15 I do not understand what I do. For what I want to do I do not do, but what I hate, I do.
~Christian Scripture, Romans 7:15
And now a guest post from Kaspa at Writing Our Way Home (reposted with permission)
Kaspa writes: These words were spoken by my teacher’s, teacher’s teacher Koho Zenji. (My great-grand-teacher?) Koho Zenji was one of the most senior abbots at a large training monastery in Japan, a role which came with a whole boat load of duties and a restrictive schedule. Koho Zenji performed his duties and followed the rigorous schedule unerringly; nonetheless he only did what he wanted to do.
If you or I were given such a tight schedule as Koho Zenji, we might resent it, at least some of the time. You might be able to identify some times in your own life where you feel this already. I know that I sometimes drag myself unwillingly to my desk – often in order to complete work that I have set myself (that’s the joy of being self-employed; there’s no one else to blame).
“I only do what I want to do.”
When I heard these few words I was struck by how profound they were.
What Koho Zenji was getting at was that, in contrast to my own life, there is a perfect alignment between what he is required or asked to do and what he feels like doing.
I think this must come from two places. The first is that the jobs that he was asked to do were all valuable. They contributed to the training community in some way, for example. The second is that he had a natural upwelling of desire to do helpful things.
All of us have this impulse, but it is usually blocked to a greater or lesser degree. When I can barely drag myself out of bed, there’s a lot of blocking going on. When I wake up and look forward to work, there’s very little. Most of the time my experience is somewhere in between the two.
Where do these blocks come from?
Usually from some past disappointment. We have failed in the past and felt awful, or succeeded and felt overwhelmed by all the attention… somewhere along the way we learnt it is better not to try at all. Then when we are forced into doing something we end up resenting it.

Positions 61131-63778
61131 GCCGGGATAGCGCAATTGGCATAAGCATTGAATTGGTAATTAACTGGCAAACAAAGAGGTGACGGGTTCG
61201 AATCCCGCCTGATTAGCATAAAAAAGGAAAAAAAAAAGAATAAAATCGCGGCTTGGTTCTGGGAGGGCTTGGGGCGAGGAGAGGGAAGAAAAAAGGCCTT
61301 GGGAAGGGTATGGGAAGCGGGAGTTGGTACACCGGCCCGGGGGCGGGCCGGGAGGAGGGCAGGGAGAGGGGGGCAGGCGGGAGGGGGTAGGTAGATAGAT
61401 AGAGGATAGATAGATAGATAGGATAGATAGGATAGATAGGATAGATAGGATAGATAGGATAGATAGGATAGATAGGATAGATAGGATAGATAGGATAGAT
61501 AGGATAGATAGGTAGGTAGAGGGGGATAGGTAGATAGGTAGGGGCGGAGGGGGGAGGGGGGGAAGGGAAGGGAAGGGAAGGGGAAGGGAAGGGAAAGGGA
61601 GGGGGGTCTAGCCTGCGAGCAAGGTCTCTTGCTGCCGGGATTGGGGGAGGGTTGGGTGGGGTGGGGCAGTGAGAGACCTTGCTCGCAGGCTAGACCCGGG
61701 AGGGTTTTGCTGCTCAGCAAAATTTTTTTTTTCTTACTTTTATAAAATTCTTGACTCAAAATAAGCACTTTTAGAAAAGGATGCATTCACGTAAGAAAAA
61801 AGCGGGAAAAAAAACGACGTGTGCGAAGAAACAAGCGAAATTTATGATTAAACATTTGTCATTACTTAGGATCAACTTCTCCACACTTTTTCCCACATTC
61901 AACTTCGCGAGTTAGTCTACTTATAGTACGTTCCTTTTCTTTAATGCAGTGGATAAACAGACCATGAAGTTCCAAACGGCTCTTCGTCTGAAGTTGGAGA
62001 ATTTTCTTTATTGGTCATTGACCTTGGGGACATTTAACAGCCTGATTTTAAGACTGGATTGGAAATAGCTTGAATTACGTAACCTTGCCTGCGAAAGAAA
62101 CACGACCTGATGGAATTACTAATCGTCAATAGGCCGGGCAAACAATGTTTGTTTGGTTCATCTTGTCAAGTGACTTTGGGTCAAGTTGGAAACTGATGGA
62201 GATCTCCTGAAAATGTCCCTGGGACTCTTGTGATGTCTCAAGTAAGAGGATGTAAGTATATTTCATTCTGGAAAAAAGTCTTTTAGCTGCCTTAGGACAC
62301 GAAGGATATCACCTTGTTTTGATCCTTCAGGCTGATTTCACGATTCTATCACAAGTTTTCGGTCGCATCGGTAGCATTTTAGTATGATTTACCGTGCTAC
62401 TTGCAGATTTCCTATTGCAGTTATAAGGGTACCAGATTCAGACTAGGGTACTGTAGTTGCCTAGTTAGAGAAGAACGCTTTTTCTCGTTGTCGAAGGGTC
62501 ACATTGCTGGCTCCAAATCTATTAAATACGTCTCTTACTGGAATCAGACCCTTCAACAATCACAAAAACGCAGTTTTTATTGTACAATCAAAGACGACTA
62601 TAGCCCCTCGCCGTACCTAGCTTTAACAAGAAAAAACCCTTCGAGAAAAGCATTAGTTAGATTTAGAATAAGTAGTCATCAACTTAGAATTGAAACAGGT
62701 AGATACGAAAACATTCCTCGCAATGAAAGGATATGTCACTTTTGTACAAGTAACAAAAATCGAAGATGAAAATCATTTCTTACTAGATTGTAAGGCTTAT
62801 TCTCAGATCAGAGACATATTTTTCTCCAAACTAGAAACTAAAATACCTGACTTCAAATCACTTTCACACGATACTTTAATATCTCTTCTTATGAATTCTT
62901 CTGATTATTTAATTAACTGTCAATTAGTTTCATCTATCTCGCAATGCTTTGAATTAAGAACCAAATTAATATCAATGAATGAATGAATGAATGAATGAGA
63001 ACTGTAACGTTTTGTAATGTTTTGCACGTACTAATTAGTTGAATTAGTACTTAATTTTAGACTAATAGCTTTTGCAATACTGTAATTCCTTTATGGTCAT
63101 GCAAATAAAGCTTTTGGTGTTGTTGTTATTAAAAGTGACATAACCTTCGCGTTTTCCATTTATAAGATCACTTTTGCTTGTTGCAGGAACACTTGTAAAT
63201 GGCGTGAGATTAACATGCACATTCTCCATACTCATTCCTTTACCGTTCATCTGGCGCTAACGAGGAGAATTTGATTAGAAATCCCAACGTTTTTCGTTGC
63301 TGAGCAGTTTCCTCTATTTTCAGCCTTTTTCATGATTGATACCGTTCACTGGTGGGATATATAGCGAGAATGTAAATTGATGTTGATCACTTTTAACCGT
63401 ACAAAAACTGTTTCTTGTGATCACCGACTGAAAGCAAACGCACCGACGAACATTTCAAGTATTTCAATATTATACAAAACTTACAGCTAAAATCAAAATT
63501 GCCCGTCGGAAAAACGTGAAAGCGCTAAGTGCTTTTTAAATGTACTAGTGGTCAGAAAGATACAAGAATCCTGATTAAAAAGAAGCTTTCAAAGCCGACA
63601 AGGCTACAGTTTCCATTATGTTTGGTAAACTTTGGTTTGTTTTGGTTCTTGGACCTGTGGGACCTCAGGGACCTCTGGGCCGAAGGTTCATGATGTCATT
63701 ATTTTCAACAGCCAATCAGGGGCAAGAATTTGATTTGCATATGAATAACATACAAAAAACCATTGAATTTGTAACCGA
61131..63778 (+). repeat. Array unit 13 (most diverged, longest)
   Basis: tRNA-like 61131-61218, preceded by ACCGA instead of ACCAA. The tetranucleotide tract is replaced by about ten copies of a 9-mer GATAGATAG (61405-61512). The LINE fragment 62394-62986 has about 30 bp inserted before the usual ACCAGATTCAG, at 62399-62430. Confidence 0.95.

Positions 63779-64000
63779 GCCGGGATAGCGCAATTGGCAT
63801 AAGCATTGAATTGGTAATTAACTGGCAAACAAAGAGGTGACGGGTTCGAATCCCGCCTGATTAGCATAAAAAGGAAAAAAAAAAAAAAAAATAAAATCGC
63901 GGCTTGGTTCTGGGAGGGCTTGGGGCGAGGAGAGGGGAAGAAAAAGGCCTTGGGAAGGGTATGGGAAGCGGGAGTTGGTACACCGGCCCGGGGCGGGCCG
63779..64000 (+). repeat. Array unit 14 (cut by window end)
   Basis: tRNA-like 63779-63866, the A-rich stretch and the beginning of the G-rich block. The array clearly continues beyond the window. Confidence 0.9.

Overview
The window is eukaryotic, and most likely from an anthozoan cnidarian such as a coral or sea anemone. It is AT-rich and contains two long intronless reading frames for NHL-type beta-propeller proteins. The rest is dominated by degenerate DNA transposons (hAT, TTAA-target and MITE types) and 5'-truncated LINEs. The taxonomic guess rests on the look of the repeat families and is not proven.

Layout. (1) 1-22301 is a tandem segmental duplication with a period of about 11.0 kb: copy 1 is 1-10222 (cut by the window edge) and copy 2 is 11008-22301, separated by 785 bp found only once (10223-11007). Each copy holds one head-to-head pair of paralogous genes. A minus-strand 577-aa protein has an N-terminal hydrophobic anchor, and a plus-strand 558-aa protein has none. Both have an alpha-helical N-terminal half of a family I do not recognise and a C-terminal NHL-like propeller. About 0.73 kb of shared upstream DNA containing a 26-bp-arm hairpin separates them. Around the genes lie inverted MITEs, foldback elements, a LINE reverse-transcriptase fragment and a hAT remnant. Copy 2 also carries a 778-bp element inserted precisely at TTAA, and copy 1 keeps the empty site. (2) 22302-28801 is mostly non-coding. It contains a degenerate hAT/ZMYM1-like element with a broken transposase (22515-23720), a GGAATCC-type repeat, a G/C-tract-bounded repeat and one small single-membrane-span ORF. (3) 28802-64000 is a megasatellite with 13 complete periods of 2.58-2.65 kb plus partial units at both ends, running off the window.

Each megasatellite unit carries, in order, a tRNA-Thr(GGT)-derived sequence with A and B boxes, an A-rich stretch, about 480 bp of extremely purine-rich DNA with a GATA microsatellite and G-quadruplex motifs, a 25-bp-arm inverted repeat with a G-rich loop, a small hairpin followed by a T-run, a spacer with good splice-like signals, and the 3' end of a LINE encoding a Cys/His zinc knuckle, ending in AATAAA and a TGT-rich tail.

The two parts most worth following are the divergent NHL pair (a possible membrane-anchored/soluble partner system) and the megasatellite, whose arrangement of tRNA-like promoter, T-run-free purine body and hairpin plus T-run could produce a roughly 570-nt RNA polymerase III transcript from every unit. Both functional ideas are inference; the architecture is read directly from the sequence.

In my experience there is only one way of moving from the more blocked position to the more open position, and still getting the work done.
- Make sure the work is a good thing to be doing.
- Notice the resistance and give it a friendly nod.
- Do the work.
If we don’t see the resistance and bring it into the light it can end up affecting us in a much more powerful way. If we notice it but still avoid the work then we are just fooling ourselves…
Some resistances are deeper than others. It may be that we really need to spend time taking care of those parts of ourselves which have been disappointed before we can move on. In these cases grab your journal, or a friend, and be curious about what’s stopping you. “What am I protecting?” is a good question to start with. Once you have a handle on this, you can decide whether you still want to do the work, and if you do, move ahead with a new awareness.
A reminder about what Thoughtful Thursday is:
Theos – God, Logos – Words
So, literally, theos-logos, theology, is words about God. These are some of my favorite thoughts! I ask myself what is my relationship to the Divine? What is the Divine’s relationship to others? Other people? Other things? Other components of the world? Other components of the cosmos? How can we stretch our thoughts to be more, simply more?
What are your theos-logos? What questions would you ponder?
Shalom and Amen.
#thoughtful #findingGod #BeguineAgain
(c) 2013, photo, Terri Stewart